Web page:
Davis met Jackson at a hearing and was drawn to both his in-person tenderness and his cogent prison writings. In a volley of letters, they grew close and ultimately fell in love. Left out of the Autobiography for understandable reasons (it was published quickly, in 1974), their love story is a minor through line in the documentary Free Angela and All Political Prisoners; Lynch develops it judiciously, using the encounter to humanize both figures against the backdrop of bleak events and violence unraveling around them.

Through her advocacy for Jackson, Davis also met his younger brother, Jonathan. Growing up with a beloved brother behind bars, Jonathan’s desperation worried his family; his activism was met with a shrug at school, frustrating him. In one letter, George described him as a loyal “man-child” and asked Davis to bring him into the movement.

On August 7, 1970, Jonathan smuggled a gun into a Marin County courtroom to free his brother and other prisoners. The incident ended in a bloodbath in the Marin County Civic Center parking lot — with Jonathan, two prisoners, and Judge Harold Haley shot in a white van (all but the judge by police snipers).

Showing solidarity with the Jackson family, thousands turned out for Jonathan’s funeral, where whispers confirmed that Davis had been implicated; the guns used were those she purchased to protect herself. But as Davis tells Lynch, “That was not the time to make myself available to the police for arrest.” The hunt for Angela Davis was under way.

FBI’s Most Wanted

During her flight, Walter Cronkite reported that the FBI put Davis on its Ten Most Wanted list. Wanted posters, straight out of cowboy films, accused her of murder, kidnapping, and interstate flight. Across the country, tall, young, black women who might or might not have had a space between their upper front teeth were rounded up and pulled into custody, while Davis planned her escape with little but the clothes she wore when she learned she was wanted.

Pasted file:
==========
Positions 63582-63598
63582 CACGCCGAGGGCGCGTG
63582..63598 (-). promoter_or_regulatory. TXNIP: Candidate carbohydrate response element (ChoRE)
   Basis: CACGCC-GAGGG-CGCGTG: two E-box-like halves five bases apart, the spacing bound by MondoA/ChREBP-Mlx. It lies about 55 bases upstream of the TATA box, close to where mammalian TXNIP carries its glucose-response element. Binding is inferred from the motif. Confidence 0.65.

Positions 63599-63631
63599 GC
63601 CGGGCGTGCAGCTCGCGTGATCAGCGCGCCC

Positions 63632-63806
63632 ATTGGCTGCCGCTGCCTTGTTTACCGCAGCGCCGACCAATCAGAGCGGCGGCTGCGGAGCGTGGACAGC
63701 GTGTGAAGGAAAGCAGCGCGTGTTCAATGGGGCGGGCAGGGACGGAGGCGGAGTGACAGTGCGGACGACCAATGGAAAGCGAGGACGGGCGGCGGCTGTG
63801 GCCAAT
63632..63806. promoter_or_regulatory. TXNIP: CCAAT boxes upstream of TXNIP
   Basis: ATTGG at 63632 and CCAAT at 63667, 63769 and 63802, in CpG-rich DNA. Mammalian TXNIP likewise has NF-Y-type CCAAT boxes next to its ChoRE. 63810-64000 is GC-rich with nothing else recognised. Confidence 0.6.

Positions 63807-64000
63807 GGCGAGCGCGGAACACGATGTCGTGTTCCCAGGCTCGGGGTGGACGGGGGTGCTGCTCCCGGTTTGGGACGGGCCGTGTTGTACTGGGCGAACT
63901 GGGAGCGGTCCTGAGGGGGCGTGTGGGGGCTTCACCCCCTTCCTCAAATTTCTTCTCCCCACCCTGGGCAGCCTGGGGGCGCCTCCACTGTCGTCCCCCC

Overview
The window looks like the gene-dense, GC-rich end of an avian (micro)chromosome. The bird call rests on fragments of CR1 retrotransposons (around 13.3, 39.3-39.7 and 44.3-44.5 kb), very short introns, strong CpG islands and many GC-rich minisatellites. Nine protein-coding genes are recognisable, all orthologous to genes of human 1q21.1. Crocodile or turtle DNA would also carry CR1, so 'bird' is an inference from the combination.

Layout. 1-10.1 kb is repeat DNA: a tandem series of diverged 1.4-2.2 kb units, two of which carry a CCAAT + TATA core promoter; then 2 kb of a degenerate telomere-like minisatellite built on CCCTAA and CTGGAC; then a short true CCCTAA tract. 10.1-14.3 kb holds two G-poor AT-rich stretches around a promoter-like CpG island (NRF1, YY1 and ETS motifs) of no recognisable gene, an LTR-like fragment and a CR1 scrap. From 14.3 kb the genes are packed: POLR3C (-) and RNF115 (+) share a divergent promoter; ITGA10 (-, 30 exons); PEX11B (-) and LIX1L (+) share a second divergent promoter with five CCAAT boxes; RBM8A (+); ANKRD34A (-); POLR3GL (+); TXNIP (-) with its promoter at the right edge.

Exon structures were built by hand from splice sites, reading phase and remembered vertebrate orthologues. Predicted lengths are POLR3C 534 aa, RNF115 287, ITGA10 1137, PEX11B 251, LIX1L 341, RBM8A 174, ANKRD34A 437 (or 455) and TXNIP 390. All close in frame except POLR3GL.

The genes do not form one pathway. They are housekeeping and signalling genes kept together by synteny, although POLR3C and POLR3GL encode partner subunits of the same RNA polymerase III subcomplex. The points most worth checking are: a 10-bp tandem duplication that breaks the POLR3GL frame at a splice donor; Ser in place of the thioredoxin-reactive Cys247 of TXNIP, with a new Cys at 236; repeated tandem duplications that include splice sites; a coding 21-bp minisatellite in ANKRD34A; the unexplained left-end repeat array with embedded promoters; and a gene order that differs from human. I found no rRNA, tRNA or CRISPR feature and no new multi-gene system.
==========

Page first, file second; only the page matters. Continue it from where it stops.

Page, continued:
She considered asylum in Cuba but did not want to live in exile, as it would likely have lasted the rest of her life; she wanted to live in her broken homeland and see its arc bent toward justice. In a wig, Davis flew from Las Vegas to Chicago, where she met trusted friend David Poindexter. They would guide each other into life underground. But while the two were planning Davis’s flight to safety, Poindexter got into an argument with a friend in his apartment building, which worried them.

The FBI called together its countless Communist Party informants, who, according to rumors, outnumbered ordinary members two to one. Against this backdrop, Poindexter feared that his harboring Davis might become known if agents questioned the disgruntled friend, so they fled to Miami. Holed up among palm trees, Davis worried about friends, family, and comrades. Every noise made her jump, she later recalled.

Unbeknownst to either, the police had identified the white Toyota in which the pair traveled. Poindexter’s mother was questioned in Florida, and the fugitives fled north to New York. In one of their abandoned crash pads, law enforcement found undeveloped film in the couch cushions. These photos gave away Davis’s disguise. Her iconic afro was covered by a wig; agents had pursued the wrong profile.

One afternoon, as she and Poindexter returned to a hotel, Davis’s ongoing fear that she was being surveilled was confirmed. A lurking agent leapt at her in the hallway, asking to lift her upper lip. “I’m looking for that gap,” he said. The glasses and wig she wore “they snatched . . . off the top of my head, repeating . . . ‘Are you Angela Davis?’ I did not say yes, I did not say no; I did not say anything at all. I only requested my telephone calls.”

When President Richard Nixon signed the Organized Crime Act a few days later, he boasted of Davis’s arrest, proudly declaring that his administration had brought a known terrorist to justice. Told that other inmates would despise her for her communism, she was placed in solitary confinement, ostensibly for her own protection. Once her lawyers ended this denial of her rights, she found fellow prisoners curious about or favorable toward socialism.

Southern Strategy Goes Global

One night in Greenwich Village — where supporters could be heard yelling slogans from the street below — police barged into her cell. Her lawyer wanted to discuss extradition, they said. It was 3:00 a.m., and she was skeptical. When she went along with them, she was forced violently to the floor, cuffed, and taken in a caravan to a New Jersey Air Force base. “If I so much as stumble,” she thought, “they will probably open fire on me and that will be the end.”

She was arraigned in the civic center where the shootings had erupted the summer before. The attorney general sought three death penalty charges. “That made me realize how serious they were. But it also made me realize that it wasn’t about me. Because, first of all, I couldn’t be killed three times. It was about the construction of this imaginary enemy. And I was the embodiment of that enemy,” Davis recounted.